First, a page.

Support group helps parents tackle teen challenges
March 25, 2011
- The support group provides a venue to confidentially discuss the challenges parents encounter with their teens and pre-teens.
- The group meets the first Monday of every month from 6 to 7:30 p.m. at School Age Center, 1900 Reece Road.
FORT GEORGE G. MEADE, Md. - A 16-year-old would rather talk on his cell phone than clean his bedroom or take out the garbage. What is a parent to do'
Lisa Redmond, Parent Support Program manager at Army Community Service, said the installation's new EMPOWERING Parents of Teens Support Group is a resource that can provide guidance.
Geared to parents of children ages 11 to 18, the support group provides a venue to confidentially discuss the challenges parents encounter with their teens and pre-teens and develop practical solutions that work for all involved.
"Parents who have kids at this age sometimes feel defeated and powerless," Redmond said. "The children want the freedom and flexibility that parents are not ready to give."
The support group, which initially met March 7, meets the first Monday of every month from 6 to 7:30 p.m. at School Age Center, 1900 Reece Road. Refreshments and free child care are provided.
Participants must first sign a confidentiality agreement pledging not to repeat anything said within the group.
Redmond, who facilitates the installation's parent support groups, started EMPOWERING after two of her clients told her they needed help with their teens.
"They said they needed some support so they wouldn't feel so alone," she said.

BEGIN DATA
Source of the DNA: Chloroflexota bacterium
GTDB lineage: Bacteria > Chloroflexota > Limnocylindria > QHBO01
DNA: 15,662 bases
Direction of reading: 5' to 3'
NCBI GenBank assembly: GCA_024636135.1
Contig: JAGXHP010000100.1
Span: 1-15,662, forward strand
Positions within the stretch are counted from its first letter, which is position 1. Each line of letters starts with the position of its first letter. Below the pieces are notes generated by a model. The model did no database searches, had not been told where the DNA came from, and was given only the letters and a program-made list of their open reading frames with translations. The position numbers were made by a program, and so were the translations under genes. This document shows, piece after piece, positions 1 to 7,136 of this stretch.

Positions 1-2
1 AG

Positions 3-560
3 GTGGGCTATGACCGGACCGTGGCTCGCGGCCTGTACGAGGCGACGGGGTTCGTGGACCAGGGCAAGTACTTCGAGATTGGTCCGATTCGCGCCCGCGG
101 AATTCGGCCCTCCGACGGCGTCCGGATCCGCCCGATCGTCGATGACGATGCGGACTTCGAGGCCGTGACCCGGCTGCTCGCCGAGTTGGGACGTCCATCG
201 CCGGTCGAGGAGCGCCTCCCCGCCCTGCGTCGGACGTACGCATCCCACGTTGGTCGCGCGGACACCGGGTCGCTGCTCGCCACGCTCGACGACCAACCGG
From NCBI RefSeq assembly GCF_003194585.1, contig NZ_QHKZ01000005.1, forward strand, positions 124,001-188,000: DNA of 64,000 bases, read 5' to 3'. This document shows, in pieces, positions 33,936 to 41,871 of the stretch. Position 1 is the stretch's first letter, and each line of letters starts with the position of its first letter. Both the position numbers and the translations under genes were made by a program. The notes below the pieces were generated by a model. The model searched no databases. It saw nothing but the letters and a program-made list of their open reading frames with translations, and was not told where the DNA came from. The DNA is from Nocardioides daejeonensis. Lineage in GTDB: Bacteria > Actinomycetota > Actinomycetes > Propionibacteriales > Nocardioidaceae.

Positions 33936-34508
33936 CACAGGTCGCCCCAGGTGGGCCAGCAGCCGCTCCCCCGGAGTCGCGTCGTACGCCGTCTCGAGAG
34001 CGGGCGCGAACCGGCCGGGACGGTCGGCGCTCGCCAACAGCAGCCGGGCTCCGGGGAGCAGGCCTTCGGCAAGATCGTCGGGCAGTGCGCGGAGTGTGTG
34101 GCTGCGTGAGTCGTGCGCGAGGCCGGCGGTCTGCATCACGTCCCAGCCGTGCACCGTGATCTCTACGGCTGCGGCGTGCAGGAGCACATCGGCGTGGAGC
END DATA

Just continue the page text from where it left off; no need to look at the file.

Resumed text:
To help facilitate the EMPOWERING support group, Redmond is using the "Active Parenting of Teens" program developed by Dr. Michael H. Popkin, an expert in parent education. The video-based program tackles such common problems as how to respectfully discipline pre-teens and teens; building a child's courage and self-esteem; problem-solving; effective communication skills; and discussing drugs, sexuality and violence.
"The goal is to have a more active style of parenting," Redmond said.
Establishing rules for cell phone and Internet use and enforcing curfews are common problems for parents of adolescents, she said. Despite these challenges, Redmond said the most important goal of a parent with an adolescent child should be to keep the lines of communication open and engage the child in the parenting process.
Redmond said that while parents may want to maintain some control over their children's lives, just as they did when the children were younger, pre-teens and teens want independence and respect.
"They want to know their opinions matter. They want to know they are heard," Redmond said. "It's a hard shift for parents to make."
One goal of the support group is to help parents develop a behavior plan with the child's input that lists behavior issues and the consequences for each problem.
"The parent and teen can both be clear on problems and their solutions," Redmond said.
The cooperation between parent and child, she said, can build a relationship that improves as the child grows.
Two parents who devised a behavior plan at the first meeting said they have since noticed an improvement in their child's behavior.
"It really helped," Redmond said.
For more information about the support group or to arrange child care, call 301-677-3617.